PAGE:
# Thread: Right or wrong -- Help me !!!

1. ## Right or wrong -- Help me !!!

* A function y(t) satisfies the differential equation $\displaystyle \frac{dy}{dt}=y^{4}-6y^{3}+5y^{2}$

a. What are the constant solutions of the equation ?
My answer : Solution :$\displaystyle y=\frac{y^{5}}{5}-\frac{6y^{4}}{4}+\frac{5y^{3}}{3}$, is not depend t , therefore y are the constant solutions of the equation.

Right or wrong ?

b. For what values of y is y increasing ? --> Should be "For what values of t is y increasing " Right or worng ?

2. Originally Posted by butbi9x
* A function y(t) satisfies the differential equation $\displaystyle \frac{dy}{dt}=y^{4}-6y^{3}+5y^{2}$

a. What are the constant solutions of the equation ?
My answer : Solution :$\displaystyle y=\frac{y^{5}}{5}-\frac{6y^{4}}{4}+\frac{5y^{3}}{3}$, is not depend t , therefore y are the constant solutions of the equation.

Right or wrong ?

b. For what values of y is y increasing ? --> Should be "For what values of t is y increasing " Right or worng ?
You'll notice that your equation can be written as

$\displaystyle \frac{dy}{dt}=y^2(y-1)(y-5)$

Now the question asks, for what constants (i.e. y = c) is this equation satisfied? Now between these constants either $\displaystyle y' > 0$ increasing or $\displaystyle y' < 0$ decreasing.

3. Originally Posted by butbi9x
* A function y(t) satisfies the differential equation $\displaystyle \frac{dy}{dt}=y^{4}-6y^{3}+5y^{2}$

a. What are the constant solutions of the equation ?
My answer : Solution :$\displaystyle y=\frac{y^{5}}{5}-\frac{6y^{4}}{4}+\frac{5y^{3}}{3}$, is not depend t , therefore y are the constant solutions of the equation.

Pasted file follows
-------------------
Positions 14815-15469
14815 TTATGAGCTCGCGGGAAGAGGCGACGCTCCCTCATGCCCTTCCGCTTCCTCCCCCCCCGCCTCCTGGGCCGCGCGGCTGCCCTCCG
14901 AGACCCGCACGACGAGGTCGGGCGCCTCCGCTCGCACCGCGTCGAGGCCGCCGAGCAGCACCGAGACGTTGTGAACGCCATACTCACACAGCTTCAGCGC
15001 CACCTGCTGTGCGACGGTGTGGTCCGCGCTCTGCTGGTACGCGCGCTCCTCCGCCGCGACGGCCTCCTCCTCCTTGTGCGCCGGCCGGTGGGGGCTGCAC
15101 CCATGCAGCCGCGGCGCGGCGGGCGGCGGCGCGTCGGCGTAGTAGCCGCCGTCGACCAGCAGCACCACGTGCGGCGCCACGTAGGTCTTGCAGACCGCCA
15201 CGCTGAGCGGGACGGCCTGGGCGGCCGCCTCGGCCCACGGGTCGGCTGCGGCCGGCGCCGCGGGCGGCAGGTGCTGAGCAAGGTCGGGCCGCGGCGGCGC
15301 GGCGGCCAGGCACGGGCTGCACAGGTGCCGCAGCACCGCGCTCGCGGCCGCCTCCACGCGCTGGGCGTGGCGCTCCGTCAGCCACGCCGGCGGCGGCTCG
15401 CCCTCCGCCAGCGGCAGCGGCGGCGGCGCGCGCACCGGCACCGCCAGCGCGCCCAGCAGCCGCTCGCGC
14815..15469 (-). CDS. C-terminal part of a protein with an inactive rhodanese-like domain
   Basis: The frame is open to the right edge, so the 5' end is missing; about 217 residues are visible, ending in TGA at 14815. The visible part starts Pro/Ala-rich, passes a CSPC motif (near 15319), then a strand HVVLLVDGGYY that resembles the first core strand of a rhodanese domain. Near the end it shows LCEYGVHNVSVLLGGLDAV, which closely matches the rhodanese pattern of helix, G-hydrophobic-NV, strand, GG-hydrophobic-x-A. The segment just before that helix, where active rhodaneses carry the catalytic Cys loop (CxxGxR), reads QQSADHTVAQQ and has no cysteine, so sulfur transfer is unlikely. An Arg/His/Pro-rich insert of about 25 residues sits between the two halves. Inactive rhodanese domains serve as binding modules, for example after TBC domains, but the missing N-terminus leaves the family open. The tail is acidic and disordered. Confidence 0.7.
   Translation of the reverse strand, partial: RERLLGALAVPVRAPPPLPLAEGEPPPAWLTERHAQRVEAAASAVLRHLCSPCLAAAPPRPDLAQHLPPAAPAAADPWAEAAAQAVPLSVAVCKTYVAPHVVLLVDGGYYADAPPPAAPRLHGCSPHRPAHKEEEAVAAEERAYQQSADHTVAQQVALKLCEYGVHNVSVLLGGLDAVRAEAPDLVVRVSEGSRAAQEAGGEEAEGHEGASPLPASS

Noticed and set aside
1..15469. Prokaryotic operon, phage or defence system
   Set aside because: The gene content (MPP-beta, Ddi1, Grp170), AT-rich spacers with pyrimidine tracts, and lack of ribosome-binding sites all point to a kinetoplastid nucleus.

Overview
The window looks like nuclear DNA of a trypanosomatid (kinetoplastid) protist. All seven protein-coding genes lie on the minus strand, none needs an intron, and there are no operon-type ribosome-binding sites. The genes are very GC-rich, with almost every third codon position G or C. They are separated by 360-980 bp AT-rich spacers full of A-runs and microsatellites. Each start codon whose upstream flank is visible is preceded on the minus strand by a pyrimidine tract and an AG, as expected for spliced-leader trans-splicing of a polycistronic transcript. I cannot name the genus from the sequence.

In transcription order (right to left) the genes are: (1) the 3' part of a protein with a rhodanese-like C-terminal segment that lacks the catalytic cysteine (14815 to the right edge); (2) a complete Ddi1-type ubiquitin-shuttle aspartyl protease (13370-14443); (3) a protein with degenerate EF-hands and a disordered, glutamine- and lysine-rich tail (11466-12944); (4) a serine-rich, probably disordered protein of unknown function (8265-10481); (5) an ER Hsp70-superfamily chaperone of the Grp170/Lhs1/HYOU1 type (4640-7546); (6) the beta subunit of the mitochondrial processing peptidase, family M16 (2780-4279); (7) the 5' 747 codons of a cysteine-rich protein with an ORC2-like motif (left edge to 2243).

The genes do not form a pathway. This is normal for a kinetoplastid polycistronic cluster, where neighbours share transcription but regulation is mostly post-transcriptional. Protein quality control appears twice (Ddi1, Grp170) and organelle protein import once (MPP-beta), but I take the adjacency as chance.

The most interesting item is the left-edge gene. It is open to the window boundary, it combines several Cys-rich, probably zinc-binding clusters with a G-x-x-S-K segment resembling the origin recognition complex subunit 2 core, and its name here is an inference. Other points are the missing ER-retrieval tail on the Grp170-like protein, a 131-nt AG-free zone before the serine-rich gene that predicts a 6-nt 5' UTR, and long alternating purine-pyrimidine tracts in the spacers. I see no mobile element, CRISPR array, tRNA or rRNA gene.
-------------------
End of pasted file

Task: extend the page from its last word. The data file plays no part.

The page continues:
Right or wrong ?
Sorry, but that makes no sense at all. You cannot simply write an equation with only y and deduce from the equation that y does not depend on t!
Perhaps more importantly, you integrated the left side with respect to t, $\displaystyle \int (\frac{dy}{dt})dt= y$ but integrated the right side with respect to y. You can't do that! If y is a constant then dy/dx= 0. Solve $\displaystyle y^4- 6y^3+ 5y^2= 0$. As danny arrigo pointed out, that can be easily factored.

b. For what values of y is y increasing ? --> Should be "For what values of t is y increasing " Right or worng ?
No, you are not. y will be increasing when dy/dx> 0 and, since you can factor the right hand side, that will happen when an even number of those factors are negative.

$\displaystyle y^2(y-1)(y-5)$ can change sign only at y= 0, y= 1, y= 5. If y< 0, all 4 factors will be negative so the product is positive. If y is between 0 and 1, two factors will be negative so the product is still positive. If y is between 1 and 5, only y- 5 is negative so the product is negative. If y> 5, none of the factors is negative so the product is positive.

4. However, if the equation were

$\displaystyle \frac{dy}{dt}=t^4-6t^3+5t^2$

then we would have

$\displaystyle y=\frac{t^5}{5}-\frac{6t^4}{4}+\frac{5t^3}{3}+C.$

5. True- but it wasn't!